The Low-Down on Dog Vaccination
Vaccinations are essential for puppies, and are a regular requirement throughout your dog’s life. Proven to be effective protection against nasty illnesses, vaccinations also prevent the spread of canine diseases like distemper, parvovirus and kennel cough. We give you the low-down on dog vaccination, and how keeping up with regular boosters can lead to the early detection of unrelated conditions, such as organ diseases, infections, teeth issues or parasite infestation.
Adopting a new puppy is an exciting, busy time. New puppy gear is purchased and the home is puppy-proofed to protect them against common household hazards. And then there are their vaccinations.
The Australian Veterinary Association advises three vaccinations for puppies. Maternally derived antibodies (MDA) vary from pup to pup, so they cannot be relied upon to protect a puppy, regardless of where they came from.
Their first vaccination should be at 6-8 weeks of age, with a booster 4-6 weeks later. Their third and final vaccination is at 16-18 weeks. Studies show that this last shot is more effective when given no earlier than 16 weeks of age.
Socialisation with other dogs needs to wait until a puppy is fully vaccinated. Two weeks after their final booster, a puppy is considered fully protected, and is safe to make new friends.
C3 and C5 Vaccines
In Australia, we have the C3 and C5 dog vaccinations. All dogs receive C3 vaccination, which is the core vaccination. It protects dogs against canine distemper virus, adenovirus and parvovirus.
Depending on location and lifestyle, a dog may also need the C5 vaccination. This additional vaccination protects them against kennel cough and leptospirosis. Your veterinarian will advise which vaccinations your dog needs.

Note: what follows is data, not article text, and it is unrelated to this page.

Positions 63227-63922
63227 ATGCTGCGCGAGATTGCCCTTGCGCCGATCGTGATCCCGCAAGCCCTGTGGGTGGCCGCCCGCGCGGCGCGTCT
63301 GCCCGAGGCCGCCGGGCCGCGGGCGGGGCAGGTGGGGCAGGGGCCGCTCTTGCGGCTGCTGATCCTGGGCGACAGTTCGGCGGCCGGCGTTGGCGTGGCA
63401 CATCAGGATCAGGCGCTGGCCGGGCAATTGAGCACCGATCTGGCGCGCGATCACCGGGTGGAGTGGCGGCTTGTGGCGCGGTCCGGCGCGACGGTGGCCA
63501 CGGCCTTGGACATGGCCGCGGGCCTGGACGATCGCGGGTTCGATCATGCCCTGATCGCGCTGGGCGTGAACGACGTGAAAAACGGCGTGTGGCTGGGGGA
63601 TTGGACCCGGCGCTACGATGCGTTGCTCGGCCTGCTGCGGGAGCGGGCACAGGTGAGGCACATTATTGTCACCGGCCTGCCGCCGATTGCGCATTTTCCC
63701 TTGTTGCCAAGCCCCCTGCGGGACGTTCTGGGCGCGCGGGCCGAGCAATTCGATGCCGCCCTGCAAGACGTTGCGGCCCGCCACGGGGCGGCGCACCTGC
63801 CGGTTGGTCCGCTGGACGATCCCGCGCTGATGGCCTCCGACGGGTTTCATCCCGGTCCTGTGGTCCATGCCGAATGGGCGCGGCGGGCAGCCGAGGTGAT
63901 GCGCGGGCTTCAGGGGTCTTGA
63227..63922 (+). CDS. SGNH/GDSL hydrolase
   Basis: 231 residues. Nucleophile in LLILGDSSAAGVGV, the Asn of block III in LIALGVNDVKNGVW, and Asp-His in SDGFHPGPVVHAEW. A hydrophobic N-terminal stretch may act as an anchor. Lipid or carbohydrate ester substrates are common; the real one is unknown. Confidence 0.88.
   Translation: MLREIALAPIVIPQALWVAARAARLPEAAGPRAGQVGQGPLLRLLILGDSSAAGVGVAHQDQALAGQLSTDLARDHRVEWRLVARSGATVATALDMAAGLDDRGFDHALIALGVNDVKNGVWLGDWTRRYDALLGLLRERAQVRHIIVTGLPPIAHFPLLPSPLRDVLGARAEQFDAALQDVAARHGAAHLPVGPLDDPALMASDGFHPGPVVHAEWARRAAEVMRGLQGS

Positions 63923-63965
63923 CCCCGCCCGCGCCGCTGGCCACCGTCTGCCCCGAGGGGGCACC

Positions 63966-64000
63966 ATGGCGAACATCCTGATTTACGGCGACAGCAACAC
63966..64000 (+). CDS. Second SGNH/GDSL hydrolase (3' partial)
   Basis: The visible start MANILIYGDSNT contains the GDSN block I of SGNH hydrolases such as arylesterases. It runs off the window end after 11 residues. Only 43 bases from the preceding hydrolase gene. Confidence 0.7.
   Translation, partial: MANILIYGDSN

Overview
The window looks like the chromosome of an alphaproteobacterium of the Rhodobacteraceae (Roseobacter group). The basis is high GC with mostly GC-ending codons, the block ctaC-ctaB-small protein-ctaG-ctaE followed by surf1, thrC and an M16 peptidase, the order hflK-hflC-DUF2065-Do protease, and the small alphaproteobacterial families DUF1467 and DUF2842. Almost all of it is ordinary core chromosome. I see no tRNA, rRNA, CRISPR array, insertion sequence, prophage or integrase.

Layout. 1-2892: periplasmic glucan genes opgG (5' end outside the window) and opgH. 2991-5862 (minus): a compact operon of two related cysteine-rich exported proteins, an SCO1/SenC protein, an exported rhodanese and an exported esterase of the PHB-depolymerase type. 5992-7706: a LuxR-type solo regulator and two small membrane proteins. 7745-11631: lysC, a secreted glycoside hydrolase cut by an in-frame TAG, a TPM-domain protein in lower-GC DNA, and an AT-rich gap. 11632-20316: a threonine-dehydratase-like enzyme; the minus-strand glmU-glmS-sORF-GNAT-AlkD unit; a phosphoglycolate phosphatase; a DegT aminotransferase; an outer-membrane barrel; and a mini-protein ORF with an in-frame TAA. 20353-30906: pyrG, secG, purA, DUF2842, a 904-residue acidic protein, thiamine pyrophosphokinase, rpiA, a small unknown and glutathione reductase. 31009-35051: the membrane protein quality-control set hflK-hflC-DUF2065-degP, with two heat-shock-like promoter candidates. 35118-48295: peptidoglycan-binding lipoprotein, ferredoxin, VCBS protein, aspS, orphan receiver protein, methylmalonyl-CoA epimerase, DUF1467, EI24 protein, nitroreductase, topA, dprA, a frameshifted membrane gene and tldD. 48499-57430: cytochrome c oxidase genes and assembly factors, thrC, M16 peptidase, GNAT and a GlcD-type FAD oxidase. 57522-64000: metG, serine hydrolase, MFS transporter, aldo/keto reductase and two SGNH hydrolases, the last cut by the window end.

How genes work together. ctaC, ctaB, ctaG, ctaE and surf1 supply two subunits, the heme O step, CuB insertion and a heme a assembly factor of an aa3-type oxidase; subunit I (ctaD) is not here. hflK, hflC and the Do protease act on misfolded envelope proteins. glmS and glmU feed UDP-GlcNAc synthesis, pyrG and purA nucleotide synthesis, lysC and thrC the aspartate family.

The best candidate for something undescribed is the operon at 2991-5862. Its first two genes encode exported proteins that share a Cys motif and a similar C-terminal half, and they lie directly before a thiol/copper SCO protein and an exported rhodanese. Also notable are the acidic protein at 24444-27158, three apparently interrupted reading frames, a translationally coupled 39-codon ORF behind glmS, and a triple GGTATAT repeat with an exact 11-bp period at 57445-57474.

If your dog will spend time in a kennel, they will need the C5. This vaccine protects them and other boarders from kennel cough, a respiratory virus that spreads quickly through boarding kennels. Leptospirosis can infect all animals and humans, particularly vermin such as mice and rats. It is spread through urine and infected bodies of water.
Australia is free of rabies, so the rabies vaccine is not necessary for dogs living in Australia.
The World Small Animal Veterinary Association does not recommend coronavirus vaccination for dogs.
Early Detection of Illnesses
According to veterinary science, dogs should receive a booster annually, with no longer than three years between shots. Regular vaccination of your dog will keep them protected, and under the care of your veterinarian. They will check your dog’s vitals and pick up symptoms that can lead to the early detection of other illnesses and conditions. Early detection means your veterinarian can deal with any health issues early, or prevent them developing altogether.
A healthy dog is a happy dog, and next to a happy dog is a happy dog guardian. Read What a Dog Wants for ways to give your dog the happiest life.